In short, the book argues that we should socialize the tech industry. Its two central case studies are Facebook and Airbnb, although it also addresses Uber, Amazon, and Alphabet. It has less to say about online labor markets, industrial platforms, and the other players in the loose, difficult-to-define platform economy. Even so, it goes further than most critical accounts of the platform economy from the Left, which often focus on specific modes of corporate reorganization. A good example of this is advocacy that seeks to transform platforms into cooperatives. Muldoon pushes instead for a deeper, broader form of “active participation in the design and control of socio-technical systems” — ideally at the global level.

It’s a massively ambitious project, anchored by few central goals. The first set of these relates to democratic participation: Muldoon argues cogently that we need deep forms of self-governance in the online communities and platforms that people use. These must enable users to shape the rules and affordances — the capabilities of a given platform — that prescribe behavior on apps and websites. More importantly, Platform Socialism argues that firms developing platform services should be totally restructured so that they can optimize social value rather than shareholder profit.

To implement these ideas in practice, Muldoon makes the case for “democratic association,” drawing upon his preferred flavor of socialist organization. This is a strategy indebted to thinkers like G. D. H. Cole and the guild socialist tradition. Here coordination over the sprawling, complex global technology stack is achieved not through central planning or forms of algorithmic calculation but rather via decentralized, delegated forms of decision-making. These decisions will involve not just workers but also “producers, users and local communities.”

The book’s ideal alternative to existing forms of platform capitalism requires democratic control of politically and economically crucial technological infrastructures. These include not only the privately owned material backbone of the digital economy (subsea cables, data centers) but also key intellectual property (software) and data resources. Importantly, these resources should not just be shared and made more widely accessible but also used in a way that actively seeks to reshape existing inequities of power in the post- or neo-colonial context. Rather than breaking up Alphabet or Meta into all of their constituent parts, this line of thinking asks how they could be turned into nonprofit foundations. In such a scenario, extra revenues could be given to a “Global Digital Wealth Organization” that actively seeks to provide a variety of high-quality services, without invasive tracking or ads.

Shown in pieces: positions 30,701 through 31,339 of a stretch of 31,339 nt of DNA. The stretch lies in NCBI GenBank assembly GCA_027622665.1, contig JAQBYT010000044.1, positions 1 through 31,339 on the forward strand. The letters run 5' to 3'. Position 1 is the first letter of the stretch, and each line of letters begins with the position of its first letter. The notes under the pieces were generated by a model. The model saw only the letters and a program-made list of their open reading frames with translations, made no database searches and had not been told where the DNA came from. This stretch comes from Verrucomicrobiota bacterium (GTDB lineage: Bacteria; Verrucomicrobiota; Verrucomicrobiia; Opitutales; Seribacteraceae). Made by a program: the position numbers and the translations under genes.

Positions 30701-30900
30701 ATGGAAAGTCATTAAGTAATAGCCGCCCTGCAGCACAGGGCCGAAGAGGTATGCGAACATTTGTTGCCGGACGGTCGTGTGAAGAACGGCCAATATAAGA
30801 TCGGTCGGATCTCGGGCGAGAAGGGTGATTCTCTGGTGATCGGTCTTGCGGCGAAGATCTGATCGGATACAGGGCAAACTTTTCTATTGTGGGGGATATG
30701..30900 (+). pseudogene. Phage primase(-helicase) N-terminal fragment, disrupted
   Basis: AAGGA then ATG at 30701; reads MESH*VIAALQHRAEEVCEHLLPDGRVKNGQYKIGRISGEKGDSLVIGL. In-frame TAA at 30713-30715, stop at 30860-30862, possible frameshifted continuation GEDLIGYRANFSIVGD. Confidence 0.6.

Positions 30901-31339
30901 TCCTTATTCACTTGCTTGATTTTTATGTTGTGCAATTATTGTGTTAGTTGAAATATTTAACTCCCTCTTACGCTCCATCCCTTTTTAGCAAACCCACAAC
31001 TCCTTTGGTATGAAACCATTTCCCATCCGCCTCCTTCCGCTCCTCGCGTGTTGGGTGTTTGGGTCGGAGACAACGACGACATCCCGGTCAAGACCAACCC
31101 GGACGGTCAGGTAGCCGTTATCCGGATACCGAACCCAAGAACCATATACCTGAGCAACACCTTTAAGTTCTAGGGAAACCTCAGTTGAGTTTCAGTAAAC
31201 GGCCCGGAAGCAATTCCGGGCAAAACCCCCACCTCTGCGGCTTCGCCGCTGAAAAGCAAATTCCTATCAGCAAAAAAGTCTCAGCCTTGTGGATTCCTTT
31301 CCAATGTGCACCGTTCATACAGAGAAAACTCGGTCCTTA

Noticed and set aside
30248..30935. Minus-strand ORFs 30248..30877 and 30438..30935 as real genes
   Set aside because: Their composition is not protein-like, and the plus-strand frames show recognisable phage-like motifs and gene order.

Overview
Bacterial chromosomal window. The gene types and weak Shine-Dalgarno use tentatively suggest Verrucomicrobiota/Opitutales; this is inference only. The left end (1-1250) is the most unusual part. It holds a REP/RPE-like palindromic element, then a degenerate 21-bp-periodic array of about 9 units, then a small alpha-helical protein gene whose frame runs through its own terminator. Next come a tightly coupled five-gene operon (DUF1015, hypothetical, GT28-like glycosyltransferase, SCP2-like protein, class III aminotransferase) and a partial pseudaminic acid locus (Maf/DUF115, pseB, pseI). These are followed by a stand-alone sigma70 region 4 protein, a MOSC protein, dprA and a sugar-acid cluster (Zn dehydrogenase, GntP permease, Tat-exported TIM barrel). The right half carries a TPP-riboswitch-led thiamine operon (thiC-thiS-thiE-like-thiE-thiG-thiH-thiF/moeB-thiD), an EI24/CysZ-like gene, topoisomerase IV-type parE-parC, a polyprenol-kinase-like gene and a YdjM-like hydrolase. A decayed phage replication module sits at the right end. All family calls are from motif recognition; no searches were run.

Muldoon argues further that the ultimate goal should be more than striving for the nationalization of large platform companies or the transformation Google or Amazon into worker cooperatives. “Turning over Alphabet to its 132,000 employees would be great for them, but what about the rest of the global community?” Muldoon asks. Instead of distributing power to a set of new elites, we should aim higher and “democratise ownership and empower people to participate in new structures of governance.”

Winning This (Digital) World

Platform Socialism is more of a blueprint of a potential alternative future than a map for getting us there. Muldoon explicitly states that the book is intended to provide a utopian vision, framing platform socialism as a prospective long-term counter-hegemonic project for future battles against digitized capitalism’s many forms of exploitation and appropriation. This sort of vision serves an important role in driving public — and academic — discourse about alternatives to the status quo.